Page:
It was the best of times, it was the worst of times. The past is a foreign country; they do things differently there’. ‘It was a bright, cold day in April, and the clocks were striking thirteen.
No, not another quiz – and you’ll certainly recognise these opening sentences from novels; Dickens’ ‘A Tale of Two Cities’, LP Hartley’s ‘The Go-Between’ and George Orwell’s ‘Nineteen-Eight-Four’. The first two are very obviously looking into the past; the third is too – not just because we are now well beyond the year in which Orwell set his novel, but because, like all good novels, it’s told in the past tense.
The modern fad for setting in the supposed present tense never occurred to Orwell, or he’d have written ‘It is a bright, cold day...’ in an attempt to add a spurious immediacy.
What has this to do with the architectural subject of this column? The answer is time-travel.
There are people who believe that time travel is possible – or may be possible in the future.
The late Stephen Hawking was, at best, doubtful; the party to which he sent invitations after the event, to test time-travel theories, resulted, not unexpectedly, in no one going.
Yet we can all time travel, with little effort, even of the imagination, by visiting places from the past. Indeed, architecture, of all the arts, can offer an experience of the past in the easiest way.
The only effort it requires is the travel.
It’s possible to get that time-travelling experience by looking at the exteriors of historic buildings – especially when they are of sufficient scale.
The awesome size of, say, York Minster, or the Roman settlements of Leptis Magna in Libya or Italica in Spain, or even of industrial monuments like Lister’s Mill in Bradford, can provide an immediate link to the past.
But perhaps we get the greatest hitch into the past when we find ourselves inside an enclosed space from distant ages. And it’s possible to go very far back.
The great Neolithic chambered tomb of Maeshowe on Orkney, with its massive corbelled roof and side chambers for burials, dates from around 2,800BC and is a most impressive work of architecture.
Even older, about 3,200BC is the passage tomb at Newgrange in Ireland – a less-architectonic work of massive stones. And Mousa Broch on Shetland, a youngster of about 100BC, gives the same feeling of touching the past.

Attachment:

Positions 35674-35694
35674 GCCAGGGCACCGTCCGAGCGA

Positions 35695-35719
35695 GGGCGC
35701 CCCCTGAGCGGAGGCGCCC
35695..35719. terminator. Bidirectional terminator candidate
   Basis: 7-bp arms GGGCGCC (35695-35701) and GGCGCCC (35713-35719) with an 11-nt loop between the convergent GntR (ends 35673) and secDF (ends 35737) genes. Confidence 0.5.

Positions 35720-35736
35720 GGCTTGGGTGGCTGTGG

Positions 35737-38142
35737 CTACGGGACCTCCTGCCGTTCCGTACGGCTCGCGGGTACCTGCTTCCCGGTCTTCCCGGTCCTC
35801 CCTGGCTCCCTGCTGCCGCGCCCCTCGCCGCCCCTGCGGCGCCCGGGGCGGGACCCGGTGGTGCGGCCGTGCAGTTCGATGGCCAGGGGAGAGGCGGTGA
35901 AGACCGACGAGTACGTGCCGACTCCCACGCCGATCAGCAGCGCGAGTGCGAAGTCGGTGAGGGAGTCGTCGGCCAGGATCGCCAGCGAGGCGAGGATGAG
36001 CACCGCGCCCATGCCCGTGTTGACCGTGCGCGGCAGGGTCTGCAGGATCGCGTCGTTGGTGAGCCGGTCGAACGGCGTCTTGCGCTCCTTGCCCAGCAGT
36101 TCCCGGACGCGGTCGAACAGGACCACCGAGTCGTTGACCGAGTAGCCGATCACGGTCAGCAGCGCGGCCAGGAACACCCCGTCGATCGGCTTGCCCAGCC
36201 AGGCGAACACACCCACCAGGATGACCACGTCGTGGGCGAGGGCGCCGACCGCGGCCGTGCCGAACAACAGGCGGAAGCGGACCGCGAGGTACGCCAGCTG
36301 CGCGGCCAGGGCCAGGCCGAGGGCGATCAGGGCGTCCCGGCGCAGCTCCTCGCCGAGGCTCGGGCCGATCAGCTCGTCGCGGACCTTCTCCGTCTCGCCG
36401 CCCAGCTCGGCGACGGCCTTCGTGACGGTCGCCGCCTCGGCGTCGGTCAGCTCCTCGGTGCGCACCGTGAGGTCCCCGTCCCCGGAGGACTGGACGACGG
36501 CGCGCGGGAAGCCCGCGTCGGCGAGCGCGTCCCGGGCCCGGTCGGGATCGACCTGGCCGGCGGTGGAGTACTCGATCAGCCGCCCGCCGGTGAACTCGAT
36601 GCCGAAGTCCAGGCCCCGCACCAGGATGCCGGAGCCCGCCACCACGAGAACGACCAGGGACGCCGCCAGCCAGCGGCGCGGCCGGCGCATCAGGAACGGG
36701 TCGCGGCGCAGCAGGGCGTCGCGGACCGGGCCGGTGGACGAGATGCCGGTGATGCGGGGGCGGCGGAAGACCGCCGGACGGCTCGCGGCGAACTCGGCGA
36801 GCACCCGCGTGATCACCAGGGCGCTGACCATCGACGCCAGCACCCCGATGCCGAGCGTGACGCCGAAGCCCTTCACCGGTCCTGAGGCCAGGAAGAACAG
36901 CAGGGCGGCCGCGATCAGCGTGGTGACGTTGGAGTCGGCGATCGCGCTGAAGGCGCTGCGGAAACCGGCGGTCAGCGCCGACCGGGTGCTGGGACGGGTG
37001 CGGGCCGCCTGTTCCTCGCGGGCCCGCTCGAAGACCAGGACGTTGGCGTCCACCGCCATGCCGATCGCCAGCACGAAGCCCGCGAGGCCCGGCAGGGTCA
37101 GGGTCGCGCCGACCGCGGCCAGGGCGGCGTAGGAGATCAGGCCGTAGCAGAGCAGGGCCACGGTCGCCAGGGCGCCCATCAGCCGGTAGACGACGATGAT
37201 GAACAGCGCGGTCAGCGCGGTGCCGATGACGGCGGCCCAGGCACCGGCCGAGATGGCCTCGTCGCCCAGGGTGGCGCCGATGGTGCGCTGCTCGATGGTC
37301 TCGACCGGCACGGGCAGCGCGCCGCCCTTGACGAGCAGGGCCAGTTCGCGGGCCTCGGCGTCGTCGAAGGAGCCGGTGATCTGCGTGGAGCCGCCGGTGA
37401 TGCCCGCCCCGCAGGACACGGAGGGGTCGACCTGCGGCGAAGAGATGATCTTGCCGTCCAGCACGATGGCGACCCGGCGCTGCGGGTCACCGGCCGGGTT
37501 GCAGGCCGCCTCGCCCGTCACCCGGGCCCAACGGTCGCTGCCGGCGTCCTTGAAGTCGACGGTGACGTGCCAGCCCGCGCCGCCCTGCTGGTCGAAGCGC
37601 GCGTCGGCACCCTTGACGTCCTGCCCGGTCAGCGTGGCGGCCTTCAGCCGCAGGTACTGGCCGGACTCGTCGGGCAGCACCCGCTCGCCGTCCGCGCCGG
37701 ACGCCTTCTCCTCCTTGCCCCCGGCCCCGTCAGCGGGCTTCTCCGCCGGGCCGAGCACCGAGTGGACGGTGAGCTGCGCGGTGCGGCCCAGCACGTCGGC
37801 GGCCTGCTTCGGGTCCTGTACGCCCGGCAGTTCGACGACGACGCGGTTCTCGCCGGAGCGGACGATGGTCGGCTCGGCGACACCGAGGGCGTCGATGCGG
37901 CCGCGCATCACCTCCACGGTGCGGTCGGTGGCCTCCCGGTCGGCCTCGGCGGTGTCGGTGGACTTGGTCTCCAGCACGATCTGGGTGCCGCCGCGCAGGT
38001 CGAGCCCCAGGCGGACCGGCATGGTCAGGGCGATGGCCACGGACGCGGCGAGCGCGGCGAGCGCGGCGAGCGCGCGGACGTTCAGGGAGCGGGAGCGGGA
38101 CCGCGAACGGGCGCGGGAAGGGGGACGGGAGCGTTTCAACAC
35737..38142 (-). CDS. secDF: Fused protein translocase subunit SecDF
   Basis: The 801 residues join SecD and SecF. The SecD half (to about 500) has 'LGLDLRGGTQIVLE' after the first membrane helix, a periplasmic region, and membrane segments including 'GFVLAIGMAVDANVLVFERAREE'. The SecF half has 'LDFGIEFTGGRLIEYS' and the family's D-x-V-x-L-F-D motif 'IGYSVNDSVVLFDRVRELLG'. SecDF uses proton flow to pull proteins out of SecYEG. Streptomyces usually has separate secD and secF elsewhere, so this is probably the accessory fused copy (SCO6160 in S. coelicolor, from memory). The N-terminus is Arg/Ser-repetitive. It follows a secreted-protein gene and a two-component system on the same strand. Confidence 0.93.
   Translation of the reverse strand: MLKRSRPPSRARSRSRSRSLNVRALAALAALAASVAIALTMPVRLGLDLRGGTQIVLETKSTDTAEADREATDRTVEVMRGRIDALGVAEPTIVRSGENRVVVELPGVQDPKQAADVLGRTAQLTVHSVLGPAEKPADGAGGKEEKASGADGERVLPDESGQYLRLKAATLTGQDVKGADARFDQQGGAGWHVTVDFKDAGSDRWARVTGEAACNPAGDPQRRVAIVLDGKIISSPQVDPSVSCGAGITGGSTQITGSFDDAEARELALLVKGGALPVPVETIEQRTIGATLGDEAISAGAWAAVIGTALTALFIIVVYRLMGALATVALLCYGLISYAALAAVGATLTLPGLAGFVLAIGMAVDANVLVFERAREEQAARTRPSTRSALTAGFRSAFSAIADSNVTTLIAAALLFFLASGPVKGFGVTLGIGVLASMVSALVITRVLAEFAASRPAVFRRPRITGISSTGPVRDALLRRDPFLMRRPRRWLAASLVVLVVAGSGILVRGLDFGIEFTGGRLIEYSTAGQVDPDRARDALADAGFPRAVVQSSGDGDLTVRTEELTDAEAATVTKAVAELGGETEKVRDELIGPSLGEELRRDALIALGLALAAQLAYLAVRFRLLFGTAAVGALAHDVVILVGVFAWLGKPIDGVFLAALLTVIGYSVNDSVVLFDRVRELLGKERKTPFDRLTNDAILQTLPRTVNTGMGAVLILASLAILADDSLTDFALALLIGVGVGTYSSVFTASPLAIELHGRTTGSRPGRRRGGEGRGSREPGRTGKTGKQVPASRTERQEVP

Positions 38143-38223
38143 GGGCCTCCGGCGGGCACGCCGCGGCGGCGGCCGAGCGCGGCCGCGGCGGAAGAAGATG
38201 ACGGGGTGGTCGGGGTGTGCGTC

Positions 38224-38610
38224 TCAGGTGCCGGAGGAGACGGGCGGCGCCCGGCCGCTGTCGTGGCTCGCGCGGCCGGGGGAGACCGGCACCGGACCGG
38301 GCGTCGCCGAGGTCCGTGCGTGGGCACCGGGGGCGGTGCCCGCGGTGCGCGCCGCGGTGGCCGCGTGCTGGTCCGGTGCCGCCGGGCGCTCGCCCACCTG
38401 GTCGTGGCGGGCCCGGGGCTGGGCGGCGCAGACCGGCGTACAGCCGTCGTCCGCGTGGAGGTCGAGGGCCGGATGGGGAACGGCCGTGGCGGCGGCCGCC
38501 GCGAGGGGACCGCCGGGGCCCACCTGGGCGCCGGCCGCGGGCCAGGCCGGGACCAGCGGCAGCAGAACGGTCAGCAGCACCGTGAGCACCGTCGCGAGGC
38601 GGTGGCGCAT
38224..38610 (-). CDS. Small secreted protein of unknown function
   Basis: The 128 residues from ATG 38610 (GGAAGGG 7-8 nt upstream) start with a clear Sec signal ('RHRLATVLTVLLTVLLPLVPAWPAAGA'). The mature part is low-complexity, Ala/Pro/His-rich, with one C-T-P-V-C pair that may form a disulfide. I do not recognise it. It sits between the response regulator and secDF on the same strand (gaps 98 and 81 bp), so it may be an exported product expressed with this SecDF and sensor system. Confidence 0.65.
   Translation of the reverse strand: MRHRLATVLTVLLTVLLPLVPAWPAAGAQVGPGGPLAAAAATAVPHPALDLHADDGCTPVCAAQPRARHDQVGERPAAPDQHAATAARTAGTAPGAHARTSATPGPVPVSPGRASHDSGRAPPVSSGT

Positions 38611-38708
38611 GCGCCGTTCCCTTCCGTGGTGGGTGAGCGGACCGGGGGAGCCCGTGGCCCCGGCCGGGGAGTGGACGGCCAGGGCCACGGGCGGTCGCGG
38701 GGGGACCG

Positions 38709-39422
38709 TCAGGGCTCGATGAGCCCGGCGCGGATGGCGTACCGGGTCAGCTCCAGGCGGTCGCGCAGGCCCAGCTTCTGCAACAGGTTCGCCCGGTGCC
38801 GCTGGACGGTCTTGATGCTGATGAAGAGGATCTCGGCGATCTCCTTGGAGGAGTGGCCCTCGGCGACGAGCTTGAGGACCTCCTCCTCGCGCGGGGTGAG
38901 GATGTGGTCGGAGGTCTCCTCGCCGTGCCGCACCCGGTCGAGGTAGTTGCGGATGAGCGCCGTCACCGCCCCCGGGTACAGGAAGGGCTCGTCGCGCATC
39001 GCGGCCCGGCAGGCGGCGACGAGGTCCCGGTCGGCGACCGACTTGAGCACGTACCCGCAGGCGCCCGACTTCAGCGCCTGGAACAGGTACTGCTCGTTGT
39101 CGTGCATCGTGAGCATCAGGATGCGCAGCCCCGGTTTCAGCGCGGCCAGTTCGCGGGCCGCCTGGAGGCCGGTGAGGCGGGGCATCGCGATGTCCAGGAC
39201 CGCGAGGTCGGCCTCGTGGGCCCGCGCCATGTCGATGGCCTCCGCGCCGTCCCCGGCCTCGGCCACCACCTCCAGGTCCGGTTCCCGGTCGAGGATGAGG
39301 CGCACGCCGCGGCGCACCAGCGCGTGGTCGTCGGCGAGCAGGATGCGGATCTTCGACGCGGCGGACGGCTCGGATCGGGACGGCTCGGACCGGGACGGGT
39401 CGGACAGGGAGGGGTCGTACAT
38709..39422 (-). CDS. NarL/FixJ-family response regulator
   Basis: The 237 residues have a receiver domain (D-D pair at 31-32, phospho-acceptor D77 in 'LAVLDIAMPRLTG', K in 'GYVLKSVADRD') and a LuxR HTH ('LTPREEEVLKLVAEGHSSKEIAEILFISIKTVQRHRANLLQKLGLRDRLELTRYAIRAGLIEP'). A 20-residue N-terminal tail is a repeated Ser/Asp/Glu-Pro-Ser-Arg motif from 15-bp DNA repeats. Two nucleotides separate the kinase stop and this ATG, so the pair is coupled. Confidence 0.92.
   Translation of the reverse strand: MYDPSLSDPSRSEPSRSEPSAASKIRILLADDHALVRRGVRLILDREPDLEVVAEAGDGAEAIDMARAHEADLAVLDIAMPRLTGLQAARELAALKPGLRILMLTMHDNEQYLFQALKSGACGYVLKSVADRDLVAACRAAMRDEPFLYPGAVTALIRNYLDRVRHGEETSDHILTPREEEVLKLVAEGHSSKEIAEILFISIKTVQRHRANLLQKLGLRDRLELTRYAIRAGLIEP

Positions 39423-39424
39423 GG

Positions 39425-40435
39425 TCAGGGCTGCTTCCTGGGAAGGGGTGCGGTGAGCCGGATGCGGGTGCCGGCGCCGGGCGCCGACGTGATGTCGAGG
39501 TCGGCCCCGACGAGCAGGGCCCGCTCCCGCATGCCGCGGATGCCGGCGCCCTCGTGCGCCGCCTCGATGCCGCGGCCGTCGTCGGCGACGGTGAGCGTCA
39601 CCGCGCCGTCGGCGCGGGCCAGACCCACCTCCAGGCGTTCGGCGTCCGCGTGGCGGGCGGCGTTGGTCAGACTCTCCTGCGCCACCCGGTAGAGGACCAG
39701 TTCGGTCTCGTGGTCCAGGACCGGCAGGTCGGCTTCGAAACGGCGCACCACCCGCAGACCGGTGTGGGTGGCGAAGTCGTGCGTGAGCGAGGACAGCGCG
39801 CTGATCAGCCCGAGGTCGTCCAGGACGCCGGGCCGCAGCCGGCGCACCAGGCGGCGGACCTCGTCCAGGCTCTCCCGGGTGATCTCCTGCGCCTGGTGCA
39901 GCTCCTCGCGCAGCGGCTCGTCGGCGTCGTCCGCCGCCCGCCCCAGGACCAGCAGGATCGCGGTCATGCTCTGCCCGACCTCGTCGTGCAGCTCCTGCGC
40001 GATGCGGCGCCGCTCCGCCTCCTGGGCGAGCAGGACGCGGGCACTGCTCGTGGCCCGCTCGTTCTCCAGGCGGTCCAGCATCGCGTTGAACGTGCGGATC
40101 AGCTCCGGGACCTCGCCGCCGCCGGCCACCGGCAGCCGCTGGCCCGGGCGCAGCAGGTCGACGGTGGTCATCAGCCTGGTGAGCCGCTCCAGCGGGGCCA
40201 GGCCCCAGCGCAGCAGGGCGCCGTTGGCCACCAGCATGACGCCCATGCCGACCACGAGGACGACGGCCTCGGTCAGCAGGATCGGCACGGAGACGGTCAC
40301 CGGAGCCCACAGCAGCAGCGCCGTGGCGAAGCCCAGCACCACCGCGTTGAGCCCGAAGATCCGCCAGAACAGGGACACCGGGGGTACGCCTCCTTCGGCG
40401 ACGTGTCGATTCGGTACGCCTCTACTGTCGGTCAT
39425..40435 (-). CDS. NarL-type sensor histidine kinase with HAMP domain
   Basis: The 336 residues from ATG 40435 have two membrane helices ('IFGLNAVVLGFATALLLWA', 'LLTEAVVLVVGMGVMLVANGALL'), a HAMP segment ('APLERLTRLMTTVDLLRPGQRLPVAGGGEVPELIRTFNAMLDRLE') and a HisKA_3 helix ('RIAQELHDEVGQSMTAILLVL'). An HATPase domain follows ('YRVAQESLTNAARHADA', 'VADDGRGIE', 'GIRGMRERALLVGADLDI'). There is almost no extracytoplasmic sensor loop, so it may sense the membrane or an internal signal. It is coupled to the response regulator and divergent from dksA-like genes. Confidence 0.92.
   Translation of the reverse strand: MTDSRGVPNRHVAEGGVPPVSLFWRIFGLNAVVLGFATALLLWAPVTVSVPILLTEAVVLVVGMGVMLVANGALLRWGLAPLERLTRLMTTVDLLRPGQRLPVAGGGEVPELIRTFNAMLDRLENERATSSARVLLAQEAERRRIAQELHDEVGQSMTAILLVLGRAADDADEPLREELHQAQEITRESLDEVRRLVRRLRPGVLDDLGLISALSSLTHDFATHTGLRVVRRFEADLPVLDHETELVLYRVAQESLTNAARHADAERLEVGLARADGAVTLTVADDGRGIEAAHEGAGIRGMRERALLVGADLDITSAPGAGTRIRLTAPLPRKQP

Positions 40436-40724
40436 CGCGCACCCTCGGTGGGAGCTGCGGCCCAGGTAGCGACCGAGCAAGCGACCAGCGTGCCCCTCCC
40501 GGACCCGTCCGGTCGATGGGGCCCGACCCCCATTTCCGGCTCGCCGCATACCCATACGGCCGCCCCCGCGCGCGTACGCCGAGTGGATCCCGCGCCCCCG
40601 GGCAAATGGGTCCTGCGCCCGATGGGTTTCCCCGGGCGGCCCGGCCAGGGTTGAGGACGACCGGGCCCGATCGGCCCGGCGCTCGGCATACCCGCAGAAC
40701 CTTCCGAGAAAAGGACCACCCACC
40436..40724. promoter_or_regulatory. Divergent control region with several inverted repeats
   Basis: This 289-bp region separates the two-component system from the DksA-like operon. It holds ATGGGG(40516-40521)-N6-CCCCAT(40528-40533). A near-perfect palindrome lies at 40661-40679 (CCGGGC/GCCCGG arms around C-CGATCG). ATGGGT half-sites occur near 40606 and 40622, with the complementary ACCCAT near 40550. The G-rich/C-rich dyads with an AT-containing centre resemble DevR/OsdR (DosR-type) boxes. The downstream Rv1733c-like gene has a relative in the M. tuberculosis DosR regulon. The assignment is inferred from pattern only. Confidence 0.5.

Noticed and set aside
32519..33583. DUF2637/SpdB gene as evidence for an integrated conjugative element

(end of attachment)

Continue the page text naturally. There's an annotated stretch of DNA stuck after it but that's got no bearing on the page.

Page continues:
It’s possible, too, to have such an experience in some Roman structures – the Pantheon in Rome, for example, and the Maison Carrée in Nimes, built around 4AD are two examples.
When it comes to Saxon times, we know exactly where to find our link with our ancestors. St Wilfrid’s crypt in Ripon Cathedral allows us to sample the same numinous experience as the saint’s contemporaries must have felt – as can visitors to his Hexham crypt. And the remains of complete Saxon churches, like those at Baron-on-Humber, Bradford -on-Avon and Escomb, also put us in direct touch with those often-troubled times.
If we want to travel back to the Middle Ages, we have many more architectural wonders to supply that need.
The medieval cathedrals and parish churches of Britain will nearly all have at least a portion of their fabric in which to feel the pull of the past.
Sometimes it’s the smaller details that can move the viewer – perhaps a chantry chapel or a chapter house will have that effect.
And so we move on through the ages. Tudor mansions can provide atmospheric places – think of the uneven floors of the long galleries at Haddon Hall or Little Moreton Hall. And then, after the Civil War, we reach the age of the English Baroque, where the experience is of a different quality – we find the cool regularity of the classical style blended with a feeling for the ebb and flow of interior spaces – the central halls of Vanbrugh’s Castle Howard, Blenheim Palace and (though fire-damaged) Seaton Delaval all have that pent-up energy.
When we reach the true Palladian and Neo-Classical architecture of the 18th century, we may feel that such moving experiences may be harder to find; yet It can still be found in grand rooms like Lord Burlington’s Assembly Rooms in York’s Blake Street, in Robert Adam’s alabaster-columned hall at Kedleston in Derbyshire, or James Wyatt’s elegantly-cool reception space at Heveningham Hall in Suffolk.
Victorian spaces, too, can be impressive – the No 3 Covered Slip at Chatham Royal Dockyard, built in 1838, is a thrilling space; so is the main hall of the Royal Courts of Justice on the Strand in London, opened in 1882.
Both immediate bring to like the power and confidence of the age. So do the great railway stations – York and Newcastle, for example.
In the 20th century Art Deco provided impressive interiors; cinemas were treated especially elaborately, with places like the Tyneside Cinema in Newcastle, dating from 1937, and the Odeon in London’s Leicester Square still surviving to give today’s movie-goers a taste of history. In New York, the foyer of the Chrysler Building is at least as good as its iconic exterior. And what about today’s architecture?
What are we constructing in the 21st century that will survive to thrill our descendants and make them feel they can have at least an inkling of our age?
History has a way of sifting the good from the bad, so what may survive in 100 or 1,000 years may not be what we expect.
It may be that our great construction projects may last – in London in particular, perhaps, where the new underground railway stations are as impressive as any Roman temple.
And what of our own neck of the woods? We should expect our most important buildings from the past – those recognised as the most important by the listing system – to survive.
Yet of what we build today, how much is worthy of preservation, in the hope of inspiring the future?
Perhaps not much; maybe we should think more carefully about what we are leaving to the future.